An interaction

"I take a torch and shine the red beam at the wall. Suddenly, magically, creatures rise up as though I have sliced through murky water or mist to reveal them - it feels like the torch is a scalpal. The wall falls away - no longer solid - there are hidden depths from which the creatures come, responding to the light. As they wriggle around in their unique way, I experience them as beautiful, like fancy french cakes whilst potentially disturbing."



Animacules was inspired by the 19th century sea life illustrations of Ernst Haeckel and the work of the 17th century Dutch scientist Antonie van Leeuwenhoek who invented one of the earliest microscopes. Leeuwenhoek was the first to describe what we now know to be micro-organisms as living 'molecules' which he christened Animalcules. We wanted to create a swarm of fanciful small creatures whose body shapes recall the microscopic life of the sea, ponds and saliva.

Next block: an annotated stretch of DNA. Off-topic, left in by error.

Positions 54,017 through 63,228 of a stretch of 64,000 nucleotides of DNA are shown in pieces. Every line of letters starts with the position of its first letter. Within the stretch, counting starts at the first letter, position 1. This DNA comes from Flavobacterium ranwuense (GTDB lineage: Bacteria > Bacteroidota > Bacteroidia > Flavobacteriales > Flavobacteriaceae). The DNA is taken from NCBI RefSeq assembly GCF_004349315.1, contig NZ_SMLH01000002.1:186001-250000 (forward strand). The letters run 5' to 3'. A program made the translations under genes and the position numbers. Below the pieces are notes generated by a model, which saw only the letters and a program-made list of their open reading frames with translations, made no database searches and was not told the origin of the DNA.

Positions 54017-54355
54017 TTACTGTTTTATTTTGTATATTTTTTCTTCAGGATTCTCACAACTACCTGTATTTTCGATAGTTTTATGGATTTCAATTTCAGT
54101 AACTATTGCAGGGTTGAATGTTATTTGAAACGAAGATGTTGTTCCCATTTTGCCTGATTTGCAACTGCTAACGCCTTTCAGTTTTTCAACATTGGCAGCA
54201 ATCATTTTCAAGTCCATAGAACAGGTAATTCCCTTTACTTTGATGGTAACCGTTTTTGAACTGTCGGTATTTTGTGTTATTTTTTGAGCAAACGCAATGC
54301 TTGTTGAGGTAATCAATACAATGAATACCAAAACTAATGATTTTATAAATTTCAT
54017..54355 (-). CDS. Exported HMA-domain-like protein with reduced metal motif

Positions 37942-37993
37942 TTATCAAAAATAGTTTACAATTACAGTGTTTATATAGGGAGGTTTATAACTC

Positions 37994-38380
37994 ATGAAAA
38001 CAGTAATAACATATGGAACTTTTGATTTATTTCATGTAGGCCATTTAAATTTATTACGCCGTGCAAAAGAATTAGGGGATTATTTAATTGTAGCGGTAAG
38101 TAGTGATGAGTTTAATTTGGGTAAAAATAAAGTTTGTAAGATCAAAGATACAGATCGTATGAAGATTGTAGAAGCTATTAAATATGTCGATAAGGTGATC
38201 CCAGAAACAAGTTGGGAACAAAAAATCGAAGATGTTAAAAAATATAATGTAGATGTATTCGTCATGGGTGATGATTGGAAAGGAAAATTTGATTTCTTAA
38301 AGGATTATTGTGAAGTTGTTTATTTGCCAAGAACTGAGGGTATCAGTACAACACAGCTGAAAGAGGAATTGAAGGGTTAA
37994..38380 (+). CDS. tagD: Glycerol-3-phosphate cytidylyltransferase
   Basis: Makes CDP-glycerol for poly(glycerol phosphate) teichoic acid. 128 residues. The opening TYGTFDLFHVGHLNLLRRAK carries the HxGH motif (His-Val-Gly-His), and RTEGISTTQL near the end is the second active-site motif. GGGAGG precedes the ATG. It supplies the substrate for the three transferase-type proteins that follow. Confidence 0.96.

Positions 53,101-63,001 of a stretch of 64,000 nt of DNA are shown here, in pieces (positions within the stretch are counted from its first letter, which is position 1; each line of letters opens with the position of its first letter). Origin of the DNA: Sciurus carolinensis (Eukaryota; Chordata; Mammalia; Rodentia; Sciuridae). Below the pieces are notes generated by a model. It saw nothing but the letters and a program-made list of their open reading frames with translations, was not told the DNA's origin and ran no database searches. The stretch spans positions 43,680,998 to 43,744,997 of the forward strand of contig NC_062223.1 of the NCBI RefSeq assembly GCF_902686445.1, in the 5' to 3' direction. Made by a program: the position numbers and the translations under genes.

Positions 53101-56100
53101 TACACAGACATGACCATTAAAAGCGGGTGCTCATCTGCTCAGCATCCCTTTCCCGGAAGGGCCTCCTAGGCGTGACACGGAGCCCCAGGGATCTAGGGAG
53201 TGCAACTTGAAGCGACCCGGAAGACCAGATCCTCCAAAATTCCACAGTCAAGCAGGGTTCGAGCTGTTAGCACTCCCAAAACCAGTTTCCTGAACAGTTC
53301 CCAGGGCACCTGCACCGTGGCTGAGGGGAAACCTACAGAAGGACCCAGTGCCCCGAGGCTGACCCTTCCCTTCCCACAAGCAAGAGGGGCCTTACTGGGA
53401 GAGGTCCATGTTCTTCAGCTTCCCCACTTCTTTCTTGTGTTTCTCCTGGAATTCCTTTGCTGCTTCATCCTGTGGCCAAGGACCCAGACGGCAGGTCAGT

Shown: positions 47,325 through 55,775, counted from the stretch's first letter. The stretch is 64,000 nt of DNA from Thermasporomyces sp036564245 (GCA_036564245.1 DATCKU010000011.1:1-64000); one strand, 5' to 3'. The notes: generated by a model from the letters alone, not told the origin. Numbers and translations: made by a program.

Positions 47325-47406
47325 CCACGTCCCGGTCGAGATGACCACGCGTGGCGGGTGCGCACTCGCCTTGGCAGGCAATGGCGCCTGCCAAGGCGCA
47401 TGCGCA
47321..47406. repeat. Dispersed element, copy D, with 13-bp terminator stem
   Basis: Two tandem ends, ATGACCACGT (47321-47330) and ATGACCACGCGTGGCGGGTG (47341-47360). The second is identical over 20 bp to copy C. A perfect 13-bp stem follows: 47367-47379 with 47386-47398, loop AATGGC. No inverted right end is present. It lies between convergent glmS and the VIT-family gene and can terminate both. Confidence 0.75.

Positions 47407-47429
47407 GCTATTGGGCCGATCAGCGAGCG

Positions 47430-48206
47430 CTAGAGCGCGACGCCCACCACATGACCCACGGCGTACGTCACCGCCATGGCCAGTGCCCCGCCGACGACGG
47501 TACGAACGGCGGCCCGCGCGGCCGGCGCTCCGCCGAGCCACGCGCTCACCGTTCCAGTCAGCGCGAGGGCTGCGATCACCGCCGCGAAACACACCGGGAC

This interactive installation belongs to a series of works that explore the theme imagined future human evolution and playfully considers alternative propositions to the cerebro-centric norm. Could an evolution driven by sensual gratification result in a more satisfying existance for humans?


Technical description

Hardware · PC, Webcam, projector, torches

Software · Flash

Projection surface · floor or wall

Nature of interaction · torch-driven

A pool of blue light is projected onto a white disc on the floor. Three torches hang from the ceiling. A creature will occassionally bob up to the surface to attract the attention of anyone not yet engaged with the work. Torch light will draw the many different creatures up from the depths. An active observer can retain a creature for closer scrutiny by continuing to shine light on it.

There are currently over 30 animacules and these have been constructed from video recordings of the artists' bodies choreographed in the multimedia authoring program Flash. The work is front projected onto a white wooden disc on the floor in a darkened gallery space. Torches, attached to the ceiling, can be shone onto the disc and a webcam linked to the software detects light and motion.

Usually this piece is done with fixed projectors onto a wall space or down onto the floor. We have also created a shadow-responsive version and a non-interactive, portable version run on a handheld projector which enables us to move around a space projecting onto objects and the audience.